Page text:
Monday, September 7, 2009
The Way of Strategy (9): Penetrate and Dominate
China's solar energy businesses assessed the grand settings of their global market terrain in terms of their competitive position, the state of predictability and the configuration of the terrain, the Compass for their strategy was defined.
The advantage of lower operating costs enabled China to gain the control of the marketplace. Their immediate momentum and the timing also allowed them to advance deeply into their competitor's territory and became the bellwether of the market-place. ...
Once China assessed their grand picture. They positioned themselves with a complete top down strategy and implemented with extreme efficiency.
This is a good example of what the "Dao of Competition" (warfare) is supposed to be.
August 25, 2009
China Racing Ahead of U.S. in the Drive to Go Solar
By KEITH BRADSHER
WUXI, China — President Obama wants to make the United States “the world’s leading exporter of renewable energy,” but in his seven months in office, it is China that has stepped on the gas in an effort to become the dominant player in green energy — especially in solar power, and even in the United States.
Chinese companies have already played a leading role in pushing down the price of solar panels by almost half over the last year. Shi Zhengrong, the chief executive and founder of China’s biggest solar panel manufacturer, Suntech Power Holdings, said in an interview here that Suntech, to build market share, is selling solar panels on the American market for less than the cost of the materials, assembly and shipping.
Backed by lavish government support, the Chinese are preparing to build plants to assemble their products in the United States to bypass protectionist legislation. As Japanese automakers did decades ago, Chinese solar companies are encouraging their United States executives to join industry trade groups to tamp down anti-Chinese sentiment before it takes root.
The Obama administration is determined to help the American industry. The energy and Treasury departments announced this month that they would give $2.3 billion in tax credits to clean energy equipment manufacturers. But even in the solar industry, many worry that Western companies may have fragile prospects when competing with Chinese companies that have cheap loans, electricity and labor, paying recent college graduates in engineering $7,000 a year.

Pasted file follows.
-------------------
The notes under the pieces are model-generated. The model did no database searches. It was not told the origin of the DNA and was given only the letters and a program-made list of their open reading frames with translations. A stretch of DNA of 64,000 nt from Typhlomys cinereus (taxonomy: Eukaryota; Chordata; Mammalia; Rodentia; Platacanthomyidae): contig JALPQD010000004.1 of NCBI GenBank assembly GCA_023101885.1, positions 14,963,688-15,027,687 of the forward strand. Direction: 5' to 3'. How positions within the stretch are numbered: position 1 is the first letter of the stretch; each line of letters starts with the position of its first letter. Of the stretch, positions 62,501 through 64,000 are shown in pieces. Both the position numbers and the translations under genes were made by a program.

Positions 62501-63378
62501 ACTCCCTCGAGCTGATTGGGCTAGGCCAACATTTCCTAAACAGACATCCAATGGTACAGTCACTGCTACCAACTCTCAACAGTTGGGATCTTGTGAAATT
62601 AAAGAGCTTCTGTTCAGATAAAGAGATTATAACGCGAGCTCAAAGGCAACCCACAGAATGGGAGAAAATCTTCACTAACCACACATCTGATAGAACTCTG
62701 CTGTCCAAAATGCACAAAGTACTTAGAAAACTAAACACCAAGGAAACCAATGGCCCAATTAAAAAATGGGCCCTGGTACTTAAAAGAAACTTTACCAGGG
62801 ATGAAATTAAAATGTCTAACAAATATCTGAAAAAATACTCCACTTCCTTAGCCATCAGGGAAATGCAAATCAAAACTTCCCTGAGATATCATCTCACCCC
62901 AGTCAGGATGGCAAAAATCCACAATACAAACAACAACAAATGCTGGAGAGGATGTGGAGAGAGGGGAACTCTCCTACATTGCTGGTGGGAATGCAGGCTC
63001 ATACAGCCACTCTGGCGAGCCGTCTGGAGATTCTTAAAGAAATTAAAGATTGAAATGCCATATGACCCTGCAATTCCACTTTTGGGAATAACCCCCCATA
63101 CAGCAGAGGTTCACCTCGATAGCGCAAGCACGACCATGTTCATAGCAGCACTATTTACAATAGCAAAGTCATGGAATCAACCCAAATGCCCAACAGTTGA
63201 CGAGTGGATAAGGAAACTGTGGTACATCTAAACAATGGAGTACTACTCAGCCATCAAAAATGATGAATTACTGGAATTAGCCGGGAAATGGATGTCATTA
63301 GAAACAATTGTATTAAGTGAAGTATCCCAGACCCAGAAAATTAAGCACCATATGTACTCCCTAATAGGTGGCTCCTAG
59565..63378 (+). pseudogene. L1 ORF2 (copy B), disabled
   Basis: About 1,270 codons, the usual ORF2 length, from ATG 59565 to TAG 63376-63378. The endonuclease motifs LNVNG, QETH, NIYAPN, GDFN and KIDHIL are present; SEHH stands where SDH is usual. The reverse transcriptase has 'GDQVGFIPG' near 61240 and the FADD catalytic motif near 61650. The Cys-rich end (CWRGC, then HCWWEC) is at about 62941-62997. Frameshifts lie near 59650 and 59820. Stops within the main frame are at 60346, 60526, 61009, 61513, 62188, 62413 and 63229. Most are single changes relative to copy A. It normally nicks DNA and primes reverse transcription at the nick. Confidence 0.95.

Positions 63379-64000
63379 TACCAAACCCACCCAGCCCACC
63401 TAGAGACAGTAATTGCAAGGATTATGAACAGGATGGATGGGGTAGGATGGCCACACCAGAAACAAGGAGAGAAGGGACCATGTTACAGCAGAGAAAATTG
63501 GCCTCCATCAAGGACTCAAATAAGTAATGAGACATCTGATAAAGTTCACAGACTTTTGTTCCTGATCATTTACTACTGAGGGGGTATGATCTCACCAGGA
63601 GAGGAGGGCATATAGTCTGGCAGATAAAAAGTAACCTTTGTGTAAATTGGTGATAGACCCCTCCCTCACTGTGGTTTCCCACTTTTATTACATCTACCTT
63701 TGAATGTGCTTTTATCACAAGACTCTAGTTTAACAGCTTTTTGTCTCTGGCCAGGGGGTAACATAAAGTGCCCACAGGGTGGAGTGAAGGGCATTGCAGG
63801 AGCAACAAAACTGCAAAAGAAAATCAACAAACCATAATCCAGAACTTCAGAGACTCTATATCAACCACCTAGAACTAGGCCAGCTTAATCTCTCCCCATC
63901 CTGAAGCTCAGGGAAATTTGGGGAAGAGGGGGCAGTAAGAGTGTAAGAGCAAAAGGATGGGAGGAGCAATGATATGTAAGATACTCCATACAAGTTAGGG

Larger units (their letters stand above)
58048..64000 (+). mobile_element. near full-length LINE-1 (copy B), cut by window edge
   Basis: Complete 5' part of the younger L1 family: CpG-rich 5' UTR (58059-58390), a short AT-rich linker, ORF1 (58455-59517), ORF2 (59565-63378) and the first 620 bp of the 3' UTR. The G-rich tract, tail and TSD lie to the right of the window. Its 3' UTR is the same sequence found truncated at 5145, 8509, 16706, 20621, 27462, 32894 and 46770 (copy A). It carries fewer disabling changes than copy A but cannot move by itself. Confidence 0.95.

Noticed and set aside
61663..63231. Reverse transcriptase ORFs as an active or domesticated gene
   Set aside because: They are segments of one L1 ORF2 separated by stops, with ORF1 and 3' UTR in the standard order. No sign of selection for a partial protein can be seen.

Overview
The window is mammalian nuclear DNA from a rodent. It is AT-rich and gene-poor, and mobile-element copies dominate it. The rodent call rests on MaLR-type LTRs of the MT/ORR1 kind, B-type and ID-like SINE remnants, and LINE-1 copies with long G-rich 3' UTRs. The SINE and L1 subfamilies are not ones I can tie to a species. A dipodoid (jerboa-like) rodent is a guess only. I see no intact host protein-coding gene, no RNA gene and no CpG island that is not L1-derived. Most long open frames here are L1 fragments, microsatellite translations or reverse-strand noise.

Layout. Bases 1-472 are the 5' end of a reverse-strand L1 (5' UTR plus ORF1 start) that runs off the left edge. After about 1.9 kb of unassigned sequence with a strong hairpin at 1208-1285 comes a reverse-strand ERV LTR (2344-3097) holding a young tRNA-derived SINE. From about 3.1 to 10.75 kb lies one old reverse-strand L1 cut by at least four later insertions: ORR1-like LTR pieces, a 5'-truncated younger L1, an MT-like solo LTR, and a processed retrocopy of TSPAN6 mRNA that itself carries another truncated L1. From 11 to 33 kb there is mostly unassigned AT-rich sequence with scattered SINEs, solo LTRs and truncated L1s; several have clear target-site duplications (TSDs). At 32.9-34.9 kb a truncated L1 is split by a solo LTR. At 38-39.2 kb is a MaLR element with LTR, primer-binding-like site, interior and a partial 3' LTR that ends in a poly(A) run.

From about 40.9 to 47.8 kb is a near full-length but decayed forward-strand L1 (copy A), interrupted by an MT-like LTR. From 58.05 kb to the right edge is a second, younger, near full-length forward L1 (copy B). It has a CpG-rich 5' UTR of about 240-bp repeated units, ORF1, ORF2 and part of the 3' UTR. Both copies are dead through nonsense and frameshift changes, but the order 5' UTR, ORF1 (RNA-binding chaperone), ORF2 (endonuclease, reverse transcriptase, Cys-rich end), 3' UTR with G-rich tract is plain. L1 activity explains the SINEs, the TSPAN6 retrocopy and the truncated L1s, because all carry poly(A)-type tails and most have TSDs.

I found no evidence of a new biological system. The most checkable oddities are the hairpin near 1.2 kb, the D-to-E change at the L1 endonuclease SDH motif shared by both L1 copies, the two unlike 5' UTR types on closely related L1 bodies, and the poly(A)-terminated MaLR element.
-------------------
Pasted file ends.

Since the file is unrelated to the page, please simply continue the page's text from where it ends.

“I don’t see Europe or the United States becoming major producers of solar products — they’ll be consumers,” said Thomas M. Zarrella, the chief executive of GT Solar International, a company in Merrimack, N.H., that sells specialized factory equipment to solar panel makers around the world.
Since March, Chinese governments at the national, provincial and even local level have been competing with one another to offer solar companies ever more generous subsidies, including free land, and cash for research and development. State-owned banks are flooding the industry with loans at considerably lower interest rates than available in Europe or the United States.
Suntech, based here in Wuxi, is on track this year to pass Q-Cells of Germany, to become the world’s second-largest supplier of photovoltaic cells, which would put it behind only First Solar in Tempe, Ariz.
Hot on Suntech’s heels is a growing list of Chinese corporations backed by entrepreneurs, local governments and even the Chinese military, all seeking to capitalize on an industry deemed crucial by China’s top leadership.
Dr. Shi pointed out that other governments, including in the United States, also assist clean energy industries, including with factory construction incentives.
China’s commitment to solar energy is unlikely to make a difference soon to global warming. China’s energy consumption is growing faster than any other country’s, though the United States consumes more today. Beijing’s aim is to generate 20,000 megawatts of solar energy by 2020 — or less than half the capacity of coal-fired power plants that are built in China each year.